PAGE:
As country houses in the UK go, the Grade I-listed Aynhoe Park in Oxfordshire looks every inch the stately Palladian mansion from the outside. Take a stroll within, however, and you’ll be confronted at every corner by sights that, in Lewis Carroll’s words, get curiouser and curiouser.
The family home of James Perkins and his wife Sophie is enchanting, replete as it is with objects that range from the ostentatious to the downright outlandish. Think chairs with antlers, a chest of drawers moulded into a rhinoceros, a lamp made with chocolate resin and ostrich feathers, a model of the 1959 Le Mans-winning Aston Martin DBR1 and even the skull of a triceratops.
The contents of Aynhoe Park – some created by historic house restorer Perkins himself – are up for auction via Dreweatts, which will host an online sale on Wednesday and Thursday, January 20 and 21.
Grand pianos, Greek god busts, requisite mahogany cabinets, ornate lights, chandeliers and candlesticks are all part of the sale. However, here we pick out some of the quirkier items from the auction, fitting to bid on if you want to own a piece of the place described as “Downton Abbey meets Narnia”.
Scroll through the gallery above to see some of the other lots up for grabs.
What better objet d’art to start with than a unicorn? Measuring 140 centimetres by 220cm, and estimated to sell for £5,000 to £8,000, the Aynhoe Unicorn (lot 15) is composed of a preserved model of a horse, complete with a horn, and is modelled lying down.
In the auction catalogue, the beast takes pride of position on an AC Bechstein grand piano, but we envisage setting it down at a home’s entrance or in a verdant garden.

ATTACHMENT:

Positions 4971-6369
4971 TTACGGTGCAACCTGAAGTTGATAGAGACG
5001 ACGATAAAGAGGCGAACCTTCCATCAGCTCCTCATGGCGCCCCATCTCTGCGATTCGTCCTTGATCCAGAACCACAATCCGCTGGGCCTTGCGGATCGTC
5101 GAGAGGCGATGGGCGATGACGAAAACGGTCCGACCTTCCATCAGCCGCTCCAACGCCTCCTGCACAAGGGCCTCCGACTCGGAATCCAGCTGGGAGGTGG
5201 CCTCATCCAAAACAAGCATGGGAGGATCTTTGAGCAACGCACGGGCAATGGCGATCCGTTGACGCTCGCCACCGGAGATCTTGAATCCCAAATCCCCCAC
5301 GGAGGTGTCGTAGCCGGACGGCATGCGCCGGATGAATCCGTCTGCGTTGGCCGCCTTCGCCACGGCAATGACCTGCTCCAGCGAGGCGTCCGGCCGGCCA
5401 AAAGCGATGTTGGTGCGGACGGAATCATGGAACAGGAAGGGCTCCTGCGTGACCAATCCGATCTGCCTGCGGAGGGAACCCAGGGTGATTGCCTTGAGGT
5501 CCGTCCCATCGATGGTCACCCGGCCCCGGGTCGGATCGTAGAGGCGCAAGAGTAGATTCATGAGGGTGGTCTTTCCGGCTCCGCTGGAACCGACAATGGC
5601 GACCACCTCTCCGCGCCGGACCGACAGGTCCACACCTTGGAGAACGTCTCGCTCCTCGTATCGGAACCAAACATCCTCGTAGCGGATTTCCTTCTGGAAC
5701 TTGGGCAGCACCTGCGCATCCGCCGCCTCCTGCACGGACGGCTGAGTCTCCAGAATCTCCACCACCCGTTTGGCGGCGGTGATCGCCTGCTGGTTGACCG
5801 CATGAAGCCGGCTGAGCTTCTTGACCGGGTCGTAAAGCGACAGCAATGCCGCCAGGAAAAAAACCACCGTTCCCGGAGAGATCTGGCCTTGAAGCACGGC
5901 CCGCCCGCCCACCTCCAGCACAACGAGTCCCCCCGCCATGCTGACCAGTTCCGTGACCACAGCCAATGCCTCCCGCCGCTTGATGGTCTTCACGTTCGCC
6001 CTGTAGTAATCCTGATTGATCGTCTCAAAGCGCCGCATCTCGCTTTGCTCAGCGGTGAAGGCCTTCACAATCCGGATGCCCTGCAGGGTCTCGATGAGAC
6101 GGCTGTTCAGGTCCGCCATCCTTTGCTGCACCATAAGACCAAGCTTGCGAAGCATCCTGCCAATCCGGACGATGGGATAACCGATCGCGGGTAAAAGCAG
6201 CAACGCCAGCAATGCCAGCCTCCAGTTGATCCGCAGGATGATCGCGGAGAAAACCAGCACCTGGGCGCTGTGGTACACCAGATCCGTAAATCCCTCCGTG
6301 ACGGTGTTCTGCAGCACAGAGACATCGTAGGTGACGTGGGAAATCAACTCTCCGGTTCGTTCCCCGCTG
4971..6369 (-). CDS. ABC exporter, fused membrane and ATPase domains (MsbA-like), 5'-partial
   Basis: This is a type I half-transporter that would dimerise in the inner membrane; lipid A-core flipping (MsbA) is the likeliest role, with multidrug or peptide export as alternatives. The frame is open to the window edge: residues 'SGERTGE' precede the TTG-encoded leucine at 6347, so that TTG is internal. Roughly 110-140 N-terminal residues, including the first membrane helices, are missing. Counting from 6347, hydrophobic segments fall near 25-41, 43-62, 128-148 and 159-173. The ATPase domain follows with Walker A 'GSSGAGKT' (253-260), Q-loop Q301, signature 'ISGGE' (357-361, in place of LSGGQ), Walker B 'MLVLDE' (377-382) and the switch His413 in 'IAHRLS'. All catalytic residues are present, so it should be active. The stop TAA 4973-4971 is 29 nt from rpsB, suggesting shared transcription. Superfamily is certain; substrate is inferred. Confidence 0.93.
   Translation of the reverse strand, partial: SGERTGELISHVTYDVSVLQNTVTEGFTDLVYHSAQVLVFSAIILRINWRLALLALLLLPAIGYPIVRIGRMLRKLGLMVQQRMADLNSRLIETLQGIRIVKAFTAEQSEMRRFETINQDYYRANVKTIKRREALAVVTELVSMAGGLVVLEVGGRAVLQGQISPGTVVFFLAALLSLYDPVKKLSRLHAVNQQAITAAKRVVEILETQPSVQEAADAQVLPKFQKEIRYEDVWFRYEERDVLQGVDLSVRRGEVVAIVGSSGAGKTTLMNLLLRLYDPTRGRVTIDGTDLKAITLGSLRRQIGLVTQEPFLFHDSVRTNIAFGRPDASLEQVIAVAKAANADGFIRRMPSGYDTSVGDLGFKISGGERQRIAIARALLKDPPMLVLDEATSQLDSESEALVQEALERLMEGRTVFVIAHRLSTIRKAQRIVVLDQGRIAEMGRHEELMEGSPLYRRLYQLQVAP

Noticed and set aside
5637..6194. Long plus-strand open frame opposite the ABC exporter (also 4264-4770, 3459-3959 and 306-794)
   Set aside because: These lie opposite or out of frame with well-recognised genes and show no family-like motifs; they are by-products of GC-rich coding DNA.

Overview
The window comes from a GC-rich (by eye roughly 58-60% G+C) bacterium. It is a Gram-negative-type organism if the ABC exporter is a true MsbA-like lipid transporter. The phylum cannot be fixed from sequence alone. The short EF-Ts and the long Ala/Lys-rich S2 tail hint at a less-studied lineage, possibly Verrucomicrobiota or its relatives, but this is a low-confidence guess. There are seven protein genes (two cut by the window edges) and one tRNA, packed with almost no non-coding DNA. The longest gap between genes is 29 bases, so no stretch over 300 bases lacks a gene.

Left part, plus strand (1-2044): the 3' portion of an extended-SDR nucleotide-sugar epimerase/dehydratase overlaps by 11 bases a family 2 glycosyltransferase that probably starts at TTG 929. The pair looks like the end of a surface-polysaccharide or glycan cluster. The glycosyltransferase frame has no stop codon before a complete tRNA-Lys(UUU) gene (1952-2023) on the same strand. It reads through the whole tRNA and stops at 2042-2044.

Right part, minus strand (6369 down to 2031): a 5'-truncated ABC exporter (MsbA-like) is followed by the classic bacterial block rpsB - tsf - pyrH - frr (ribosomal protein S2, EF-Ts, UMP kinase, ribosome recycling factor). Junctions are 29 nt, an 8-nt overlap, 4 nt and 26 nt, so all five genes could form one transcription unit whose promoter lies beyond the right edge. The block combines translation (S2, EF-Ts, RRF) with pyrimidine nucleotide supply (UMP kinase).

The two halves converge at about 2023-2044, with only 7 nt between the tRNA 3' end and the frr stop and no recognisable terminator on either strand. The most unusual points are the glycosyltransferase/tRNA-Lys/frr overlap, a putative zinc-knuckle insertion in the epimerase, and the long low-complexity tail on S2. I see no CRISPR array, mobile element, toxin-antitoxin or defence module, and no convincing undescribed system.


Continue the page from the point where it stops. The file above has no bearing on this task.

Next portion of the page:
Where unicorns graze, giraffes can fly. The estate’s famed Flying Giraffe (lot 320) is another example of its owner’s penchant for taxidermy and, one imagines, a hit at the star-studded parties Aynhoe Park has hosted, from Kate Moss’s birthday bash to Jade Jagger’s wedding.
Suspended as it is from five large glass balloons, the tallest animal in the world (this one measures 220cm even with its head bent low) seems weightless and is an example of the playful paradoxes that Perkins is known for. It is expected to fetch between £10,000 and £15,000 at auction.
Moving from the imaginary and the imaginative to the extinct, lot 135 is a resin-cast dodo skeleton.
The flightless bird from Mauritius was last sighted in 1662, and only about a dozen complete skeletons are known to exist. This specimen is modelled in the manner of those held in museums, and is perched within a mahogany and glazed case. It is estimated to sell at auction for between £1,200 and £1,800.
A far cry from the unicorn, flying giraffe and dodo, but no less fantastical, is a large model of Tintin in a space suit, sold together with a model rocket (lot 421).
Based on the sketches in Belgian cartoonist Herge's Destination Moon and Explorers on the Moon comics, the acrylic duo measure 176cm and 252cm respectively, and are estimated to sell for between £3,000 and £5,000.
If you’re more of a traditionalist, perhaps the mid-20th-century Punch and Judy booth (lot 510) will appeal.
The protagonist of the slapstick puppet show, which has its roots in 16th-century Italy, Punch is based on the prankster figure often found in folklore. The painted wood and fabric booth comes with six puppets and props including a “Next Performance” sign. It is expected to sell for £700 and £1,000.
Sticking with the folklore and fairy-tale theme is the larger-than-life Golden Egg Nest (lot 168) hand-built with gilt resin, willow and moss, and estimated to sell for between £1,000 and £1,500.
For this, Perkins sought inspiration from The Goose That Lays the Golden Egg and Jack and the Beanstalk, both of which fables feature enchanted birds. Perkins's idea was at once to play on memories of childhood stories as well as send a message about the golden opportunities available in life. With a nest egg like Aynhoe Park and an opportunity to auction its playful yet precious contents, he is well placed to know.